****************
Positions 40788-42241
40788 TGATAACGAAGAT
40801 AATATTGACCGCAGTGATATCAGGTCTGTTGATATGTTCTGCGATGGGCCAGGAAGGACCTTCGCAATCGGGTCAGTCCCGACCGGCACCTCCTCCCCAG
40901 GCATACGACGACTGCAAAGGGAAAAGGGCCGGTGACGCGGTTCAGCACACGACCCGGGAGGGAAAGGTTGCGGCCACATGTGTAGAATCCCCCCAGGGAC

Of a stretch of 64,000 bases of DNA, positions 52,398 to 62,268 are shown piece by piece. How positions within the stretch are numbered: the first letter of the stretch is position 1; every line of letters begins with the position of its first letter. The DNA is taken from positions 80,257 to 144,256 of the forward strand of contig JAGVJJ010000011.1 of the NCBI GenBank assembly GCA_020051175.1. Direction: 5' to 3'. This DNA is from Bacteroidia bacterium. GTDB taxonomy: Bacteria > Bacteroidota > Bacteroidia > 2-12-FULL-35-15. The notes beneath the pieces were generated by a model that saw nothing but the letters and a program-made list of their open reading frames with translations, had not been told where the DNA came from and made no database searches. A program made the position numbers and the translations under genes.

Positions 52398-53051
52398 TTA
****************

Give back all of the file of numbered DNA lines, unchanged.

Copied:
Positions 40788-42241
40788 TGATAACGAAGAT
40801 AATATTGACCGCAGTGATATCAGGTCTGTTGATATGTTCTGCGATGGGCCAGGAAGGACCTTCGCAATCGGGTCAGTCCCGACCGGCACCTCCTCCCCAG
40901 GCATACGACGACTGCAAAGGGAAAAGGGCCGGTGACGCGGTTCAGCACACGACCCGGGAGGGAAAGGTTGCGGCCACATGTGTAGAATCCCCCCAGGGAC

Of a stretch of 64,000 bases of DNA, positions 52,398 to 62,268 are shown piece by piece. How positions within the stretch are numbered: the first letter of the stretch is position 1; every line of letters begins with the position of its first letter. The DNA is taken from positions 80,257 to 144,256 of the forward strand of contig JAGVJJ010000011.1 of the NCBI GenBank assembly GCA_020051175.1. Direction: 5' to 3'. This DNA is from Bacteroidia bacterium. GTDB taxonomy: Bacteria > Bacteroidota > Bacteroidia > 2-12-FULL-35-15. The notes beneath the pieces were generated by a model that saw nothing but the letters and a program-made list of their open reading frames with translations, had not been told where the DNA came from and made no database searches. A program made the position numbers and the translations under genes.

Positions 52398-53051
52398 TTA